Recently I have been conducting sprinkler system assessmentso around my city. It is common to measure operating pressures of 80 to 100 psi at rotors and pop-up sprays. Optimum pressure for sprays is 30 psi, 45 psi for rotating spray nozzles and 45 to 50 psi for gear drive rotors. Gallons per minute at 98 psi can use 45 percent or more gallons per minute than at 30 psi. Solutions are to install a pressure reducing valve for the whole system, retrofit sprays and rotors with pressure regulated heads, or install a pressure regulator at the valve (like Hunter AccuSync). Control pressure and you will be amazed at the irrigation efficiency improvement. No more misting and less runoff.
Thanks for the info Robertokc. Which tools do you personally use to measure the pressure at each location? Rotors, sprayers, etc.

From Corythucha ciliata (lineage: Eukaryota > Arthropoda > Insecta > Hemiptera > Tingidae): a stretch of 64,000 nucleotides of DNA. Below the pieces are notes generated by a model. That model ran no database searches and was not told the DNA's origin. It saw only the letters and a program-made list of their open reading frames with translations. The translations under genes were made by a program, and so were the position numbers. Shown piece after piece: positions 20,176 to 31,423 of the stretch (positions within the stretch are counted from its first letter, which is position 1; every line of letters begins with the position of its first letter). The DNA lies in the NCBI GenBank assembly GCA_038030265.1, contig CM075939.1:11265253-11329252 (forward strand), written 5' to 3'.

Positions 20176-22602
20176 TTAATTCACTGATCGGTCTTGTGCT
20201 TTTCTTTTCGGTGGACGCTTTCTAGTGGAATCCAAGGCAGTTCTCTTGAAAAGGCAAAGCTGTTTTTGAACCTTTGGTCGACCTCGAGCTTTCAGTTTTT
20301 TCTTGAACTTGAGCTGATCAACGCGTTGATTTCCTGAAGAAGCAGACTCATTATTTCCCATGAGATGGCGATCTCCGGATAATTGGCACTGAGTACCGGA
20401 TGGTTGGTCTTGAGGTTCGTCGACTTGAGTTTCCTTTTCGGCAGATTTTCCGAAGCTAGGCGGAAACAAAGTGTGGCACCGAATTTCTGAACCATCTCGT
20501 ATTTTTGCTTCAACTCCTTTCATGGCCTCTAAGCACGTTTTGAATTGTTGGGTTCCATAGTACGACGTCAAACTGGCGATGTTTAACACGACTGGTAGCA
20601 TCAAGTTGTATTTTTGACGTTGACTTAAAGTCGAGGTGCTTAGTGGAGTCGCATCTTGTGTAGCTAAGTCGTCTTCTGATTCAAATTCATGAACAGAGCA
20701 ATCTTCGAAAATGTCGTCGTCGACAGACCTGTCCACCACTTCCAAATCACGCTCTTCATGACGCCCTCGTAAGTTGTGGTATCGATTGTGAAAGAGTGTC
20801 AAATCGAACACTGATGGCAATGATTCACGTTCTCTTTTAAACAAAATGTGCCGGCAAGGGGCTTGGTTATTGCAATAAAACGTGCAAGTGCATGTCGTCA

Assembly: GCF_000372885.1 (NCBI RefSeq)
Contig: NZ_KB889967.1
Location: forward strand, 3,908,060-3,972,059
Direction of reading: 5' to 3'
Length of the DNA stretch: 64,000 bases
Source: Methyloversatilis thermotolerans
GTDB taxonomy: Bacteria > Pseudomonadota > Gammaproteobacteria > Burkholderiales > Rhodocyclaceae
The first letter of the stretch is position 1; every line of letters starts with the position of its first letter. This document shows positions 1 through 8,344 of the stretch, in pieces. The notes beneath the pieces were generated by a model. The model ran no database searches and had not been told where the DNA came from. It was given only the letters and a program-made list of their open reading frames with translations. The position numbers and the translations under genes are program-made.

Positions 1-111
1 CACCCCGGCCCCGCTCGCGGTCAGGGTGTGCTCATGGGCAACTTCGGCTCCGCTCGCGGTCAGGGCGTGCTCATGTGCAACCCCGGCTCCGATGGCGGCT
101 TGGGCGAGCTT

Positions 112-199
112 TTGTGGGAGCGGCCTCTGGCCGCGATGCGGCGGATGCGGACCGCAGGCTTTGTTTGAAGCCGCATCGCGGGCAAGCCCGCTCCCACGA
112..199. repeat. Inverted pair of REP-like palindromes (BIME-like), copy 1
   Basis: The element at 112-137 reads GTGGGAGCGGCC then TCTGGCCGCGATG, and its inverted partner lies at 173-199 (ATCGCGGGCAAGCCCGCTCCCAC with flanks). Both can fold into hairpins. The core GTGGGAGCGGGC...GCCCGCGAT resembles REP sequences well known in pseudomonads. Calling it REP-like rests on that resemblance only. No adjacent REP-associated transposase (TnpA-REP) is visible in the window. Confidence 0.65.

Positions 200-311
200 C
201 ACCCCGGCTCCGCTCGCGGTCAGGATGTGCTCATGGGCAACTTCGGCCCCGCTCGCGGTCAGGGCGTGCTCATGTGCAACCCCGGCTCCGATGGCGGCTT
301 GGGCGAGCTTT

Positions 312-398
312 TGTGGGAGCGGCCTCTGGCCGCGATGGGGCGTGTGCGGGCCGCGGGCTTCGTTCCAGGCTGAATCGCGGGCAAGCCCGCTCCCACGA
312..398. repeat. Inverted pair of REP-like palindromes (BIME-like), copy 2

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I’ve been slowly replacing my spray head bodies with the Hunter PRS30/40 line (regulated to 30 psi and 40 psi, respectfully). I think my reclaimed water system has lower pressure than I’d like but these spray bodies seem to be the best at regulating pressure for my MP rotator spray heads.
I use two things:
Hunter MP pressure checker with a pressure gauge. For rotors I bought a pity tube and pressure gauge with an 18 inch hose. That is an Underhill product I bought from a irrigation distributor in Edmond, Ok. You can probably find these online.
I meant to write Pitot tube, not pity tube Pronounced “Pea-toe”
For low pressure try the Toro Precison nozzles. Toro has a female thread version that works on Hunter sprays. This nozzle uses 35 percent less water and is helpful in low pressure situations. The nozzle has a unique oscillating spray pattern. They are pricey but worth it.